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Duty

Robert Gates

WH Allen, published 16 January 2014, 9780753555538

Robert Gates retired from his role as US Secretary of State for Defense on July 1 2001, yet the countries, events and personalities of whom he writes remain on the world’s centre stage.  Hence this memoir will inform those who seek to understand the pickle of the Western world’s international relations.

 

The title underlines one of the book’s key themes – Gates is a man for whom the wellbeing of his homeland is his main focus. Subservient perhaps to the wellbeing of the troops of the US armed forces, for whom he feels (as he tells us on many occasions) an almost paternal responsibility. As a  British reader one cannot help but draw contrasts and comparisons with the management of Britain’s armed forces, and I doubt if any recent Minster of Defence has wept (usually internally) so often for those under his care. It is moving the degree to which Gates as a civilian (albeit with some slight and undiscussed USAF experience) can empathise so strongly with the military. (He was actually an intelligence specialist in the SAC).

 

The bulk of his career was spent in rising through the echelons of the CIA. As Director, his career reached a muddy end after indirect exposure to the Iran/Contra scandal. He retired to another career in academia, and was Dean of Texas A&M University when President Bush (jnr) plucked him to be new SoSDef at the end of 2006. This marks the start of this book’s narrative.

 

One of the chief merits of Duty is that Gates was in post for quite a while, and therefore worked for two Presidents – Bush & Obama. It is increasingly clear that Gates enjoyed a more fruitful relationship with the former. The book’s currency jabs the British reader – why have we too not benefited from a native sage commenting on how we slipped into Iraq and Afghanistan and how (from the highest level) those wars were conducted? It makes me even more livid that the fruits of Sir John Chilcot’s extensive and expensive inquiry are still hidden under a bushel (or two).

 

It is telling that, even a man as well informed as the author, was astonished at the poor state of the Iraq campaign when he arrived at his Pentagon desk “What the hell am I doing here? I have walked right into the middle of a category-five shitstorm”. It takes the US a very long time to get to grips with what Frank Ledwidge calls the “small war” scenario. Even Gates himself has moments of ‘normal’ bemusement – “Why are we fighting over this godforsaken place?” (re Afghanistan).

 

He makes great and continual play of being on the side of the ordinary soldier, whose needs seem to have escaped the early Bush and entourage – by the book’s end, no reader can be in any doubt that there can be no SoSDef who had the needs of the humblest trooper closer to his heart. He enjoys (or perhaps more accurately finds very rewarding) his meeting them at every opportunity, especially in theatre. Gates is much less enthralled with his enforced engagement with Congress committees and Congressmen. He frequently draws the parallel between dealing with acerbic factionalism in Iraq (and later Afghanistan) and the tribalism of Capitol Hill. It is illuminating to see how much of his time is spent on ‘spinning’ the war to them and the media. Equally it is disturbing to see how much time the President spends on considering the political fallout of his decisions re the military (particularly Obama, less so Bush, who, especially  in his second term, was more his own man). Much of Gates’ value was in bringing his experience to bear and making his presidential bosses aspire to realistic objectives in Iraq and Afghan.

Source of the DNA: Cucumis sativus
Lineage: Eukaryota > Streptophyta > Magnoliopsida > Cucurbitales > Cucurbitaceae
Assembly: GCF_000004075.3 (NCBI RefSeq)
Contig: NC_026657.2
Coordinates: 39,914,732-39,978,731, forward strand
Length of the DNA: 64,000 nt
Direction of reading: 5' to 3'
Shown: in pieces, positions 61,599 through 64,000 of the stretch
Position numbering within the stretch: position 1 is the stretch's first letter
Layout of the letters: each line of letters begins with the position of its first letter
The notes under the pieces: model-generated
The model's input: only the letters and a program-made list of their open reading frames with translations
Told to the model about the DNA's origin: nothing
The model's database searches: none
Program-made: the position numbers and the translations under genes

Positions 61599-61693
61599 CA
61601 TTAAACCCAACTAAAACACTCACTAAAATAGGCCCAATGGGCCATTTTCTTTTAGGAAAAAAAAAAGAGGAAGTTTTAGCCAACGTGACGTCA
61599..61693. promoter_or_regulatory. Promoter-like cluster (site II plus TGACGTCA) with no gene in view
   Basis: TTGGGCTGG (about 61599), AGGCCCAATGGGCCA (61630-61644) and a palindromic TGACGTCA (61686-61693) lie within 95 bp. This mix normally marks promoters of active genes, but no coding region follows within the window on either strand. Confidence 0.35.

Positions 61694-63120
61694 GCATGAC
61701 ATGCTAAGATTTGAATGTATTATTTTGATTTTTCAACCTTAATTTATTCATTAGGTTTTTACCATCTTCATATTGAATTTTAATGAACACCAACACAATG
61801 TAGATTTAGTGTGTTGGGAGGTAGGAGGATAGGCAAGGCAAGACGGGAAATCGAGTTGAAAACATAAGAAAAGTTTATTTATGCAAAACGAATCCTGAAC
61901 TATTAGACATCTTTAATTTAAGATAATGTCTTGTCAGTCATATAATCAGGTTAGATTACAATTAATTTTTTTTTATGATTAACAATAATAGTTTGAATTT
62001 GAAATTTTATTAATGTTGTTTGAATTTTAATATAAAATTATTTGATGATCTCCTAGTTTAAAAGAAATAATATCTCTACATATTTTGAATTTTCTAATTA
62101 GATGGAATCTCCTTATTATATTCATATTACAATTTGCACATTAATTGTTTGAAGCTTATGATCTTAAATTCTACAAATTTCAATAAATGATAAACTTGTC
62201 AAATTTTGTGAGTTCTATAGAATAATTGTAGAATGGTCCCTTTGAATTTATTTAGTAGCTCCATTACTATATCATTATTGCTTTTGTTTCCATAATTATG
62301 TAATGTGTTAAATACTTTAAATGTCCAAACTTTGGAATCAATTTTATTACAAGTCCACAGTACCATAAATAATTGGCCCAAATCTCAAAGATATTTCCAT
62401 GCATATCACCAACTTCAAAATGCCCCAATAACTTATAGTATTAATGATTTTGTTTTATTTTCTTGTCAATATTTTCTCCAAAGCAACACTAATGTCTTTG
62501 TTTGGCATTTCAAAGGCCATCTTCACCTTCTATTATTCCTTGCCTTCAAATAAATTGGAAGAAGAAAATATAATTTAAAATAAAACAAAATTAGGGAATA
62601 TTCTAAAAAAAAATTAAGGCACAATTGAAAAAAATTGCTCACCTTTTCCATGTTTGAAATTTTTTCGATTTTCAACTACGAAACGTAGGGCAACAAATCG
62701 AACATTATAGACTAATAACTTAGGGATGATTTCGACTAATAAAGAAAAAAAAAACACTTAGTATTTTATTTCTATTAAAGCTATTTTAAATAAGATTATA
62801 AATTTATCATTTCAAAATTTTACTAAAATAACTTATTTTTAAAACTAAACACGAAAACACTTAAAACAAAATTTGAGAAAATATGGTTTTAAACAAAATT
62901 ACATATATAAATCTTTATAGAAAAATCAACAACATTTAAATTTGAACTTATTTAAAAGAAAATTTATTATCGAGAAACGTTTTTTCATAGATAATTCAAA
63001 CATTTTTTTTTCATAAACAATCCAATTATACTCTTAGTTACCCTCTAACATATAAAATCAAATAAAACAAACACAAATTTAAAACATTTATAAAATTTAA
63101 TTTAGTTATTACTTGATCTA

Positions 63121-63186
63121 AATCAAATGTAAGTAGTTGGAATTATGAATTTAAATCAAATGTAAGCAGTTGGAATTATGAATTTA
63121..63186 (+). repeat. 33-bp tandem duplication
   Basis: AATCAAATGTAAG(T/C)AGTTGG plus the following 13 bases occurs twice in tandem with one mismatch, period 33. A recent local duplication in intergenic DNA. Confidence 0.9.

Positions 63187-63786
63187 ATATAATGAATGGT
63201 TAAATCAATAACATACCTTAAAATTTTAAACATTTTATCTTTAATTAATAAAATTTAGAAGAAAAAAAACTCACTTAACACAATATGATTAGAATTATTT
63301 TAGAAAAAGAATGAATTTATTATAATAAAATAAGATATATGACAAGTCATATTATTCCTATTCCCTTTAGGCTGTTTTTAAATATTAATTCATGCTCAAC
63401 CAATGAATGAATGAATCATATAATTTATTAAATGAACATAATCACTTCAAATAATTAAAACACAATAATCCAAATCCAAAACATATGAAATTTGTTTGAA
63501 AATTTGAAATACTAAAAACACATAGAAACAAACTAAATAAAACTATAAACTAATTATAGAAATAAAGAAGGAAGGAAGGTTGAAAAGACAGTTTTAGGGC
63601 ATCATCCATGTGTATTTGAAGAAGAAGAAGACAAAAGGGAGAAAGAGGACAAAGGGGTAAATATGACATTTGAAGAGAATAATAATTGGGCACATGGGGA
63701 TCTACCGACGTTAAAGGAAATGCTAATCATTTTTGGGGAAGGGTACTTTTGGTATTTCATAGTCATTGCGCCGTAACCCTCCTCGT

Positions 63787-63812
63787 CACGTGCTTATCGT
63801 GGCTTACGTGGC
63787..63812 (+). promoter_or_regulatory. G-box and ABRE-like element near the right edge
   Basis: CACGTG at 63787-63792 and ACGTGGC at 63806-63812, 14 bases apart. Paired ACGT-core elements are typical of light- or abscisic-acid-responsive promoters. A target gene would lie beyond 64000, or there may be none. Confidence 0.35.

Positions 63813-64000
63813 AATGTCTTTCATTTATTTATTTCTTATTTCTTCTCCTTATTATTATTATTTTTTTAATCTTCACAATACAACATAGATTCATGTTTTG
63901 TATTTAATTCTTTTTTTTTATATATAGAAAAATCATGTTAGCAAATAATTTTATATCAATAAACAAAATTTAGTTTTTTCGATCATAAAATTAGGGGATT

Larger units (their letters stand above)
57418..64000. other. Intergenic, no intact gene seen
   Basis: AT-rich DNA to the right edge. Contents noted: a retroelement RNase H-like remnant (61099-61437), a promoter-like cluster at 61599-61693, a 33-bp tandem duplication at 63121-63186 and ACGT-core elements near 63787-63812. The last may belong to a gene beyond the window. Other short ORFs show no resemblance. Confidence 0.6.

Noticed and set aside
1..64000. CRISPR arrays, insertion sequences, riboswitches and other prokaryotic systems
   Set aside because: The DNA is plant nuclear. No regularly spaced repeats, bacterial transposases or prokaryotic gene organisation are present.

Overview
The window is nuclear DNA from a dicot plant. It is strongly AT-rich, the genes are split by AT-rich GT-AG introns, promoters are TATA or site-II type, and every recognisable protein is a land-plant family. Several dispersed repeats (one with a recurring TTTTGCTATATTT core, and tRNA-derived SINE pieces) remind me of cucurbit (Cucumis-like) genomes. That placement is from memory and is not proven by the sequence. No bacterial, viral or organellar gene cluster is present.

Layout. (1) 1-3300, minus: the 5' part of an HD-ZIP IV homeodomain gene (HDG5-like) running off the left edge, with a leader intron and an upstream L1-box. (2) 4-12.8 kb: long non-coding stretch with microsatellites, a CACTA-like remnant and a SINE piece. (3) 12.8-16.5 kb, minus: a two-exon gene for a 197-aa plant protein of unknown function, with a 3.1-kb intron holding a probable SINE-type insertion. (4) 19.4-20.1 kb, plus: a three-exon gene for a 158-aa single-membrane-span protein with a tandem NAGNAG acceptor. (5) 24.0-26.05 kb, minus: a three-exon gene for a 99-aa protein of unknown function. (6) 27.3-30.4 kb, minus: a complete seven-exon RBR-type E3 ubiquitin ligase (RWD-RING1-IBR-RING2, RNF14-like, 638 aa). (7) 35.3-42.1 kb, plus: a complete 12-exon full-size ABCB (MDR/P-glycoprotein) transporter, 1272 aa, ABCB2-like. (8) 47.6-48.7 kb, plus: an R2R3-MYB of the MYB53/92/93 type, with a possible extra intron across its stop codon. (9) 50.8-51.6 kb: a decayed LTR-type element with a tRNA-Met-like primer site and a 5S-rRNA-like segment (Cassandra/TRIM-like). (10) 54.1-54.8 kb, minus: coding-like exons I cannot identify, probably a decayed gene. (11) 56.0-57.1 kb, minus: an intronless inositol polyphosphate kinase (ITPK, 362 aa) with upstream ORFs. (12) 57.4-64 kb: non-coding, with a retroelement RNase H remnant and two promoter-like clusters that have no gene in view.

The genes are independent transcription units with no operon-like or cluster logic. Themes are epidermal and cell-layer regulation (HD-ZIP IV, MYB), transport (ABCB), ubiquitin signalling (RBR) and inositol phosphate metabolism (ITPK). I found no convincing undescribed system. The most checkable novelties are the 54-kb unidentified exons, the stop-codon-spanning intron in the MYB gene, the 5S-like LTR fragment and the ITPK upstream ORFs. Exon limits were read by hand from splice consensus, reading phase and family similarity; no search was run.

I do not think Gates was laying on the irony, but I certainly saw it, when he describes Bush agonising over a decision in a meeting with the Joint Chiefs: Bush says “Why do people join the military if they don’t want to fight and defend their country?” (I was minded of Bush’s own service being confined to the National Guard, and only in Texas!

 

If Gates has a scratchy relationship with Congress, he gives the impression of making a huge effort with the Press. Despite some very stormy episodes (such as the debagging of Stan McChrystal by Rolling Stone, which is fascinating to read ), he rarely questions their motives. He is however constantly displeased by the level of leaks – including some that must emanate from senior military figures. That problem seems not to be so rampant in the UK.

 

Although essentially a civil servant, Gates clearly has well-developed political antennae. He steps on eggshells in reviewing Israeli influence over US foreign policy; but he is understandably upset by those in the White House who leaked to the Israelis.

 

Gates does not say it in so many words, but it is clear he views Obama’s aspirations on entering office as being somewhat naïve. In his position paper, Obama states: “From the beginning of the new administration, the president and his top advisers will need to signal firmly that the United States is in this war to win, and that we have the patience and determination to do so.” It took only a matter of months before Obama was seeking to announce the repatriation of troops from his ‘surge’.

 

There is very little mention of senior British commanders in Afghan, but much of this section of the book covers activity in Helmand. So the re-introduction of US forces to that province is a passing slight on British capability, over which Gates glosses. In Helmand he describes an interesting turf war between the US Marine Corps and the US Army, with the former keen for maximum autonomy.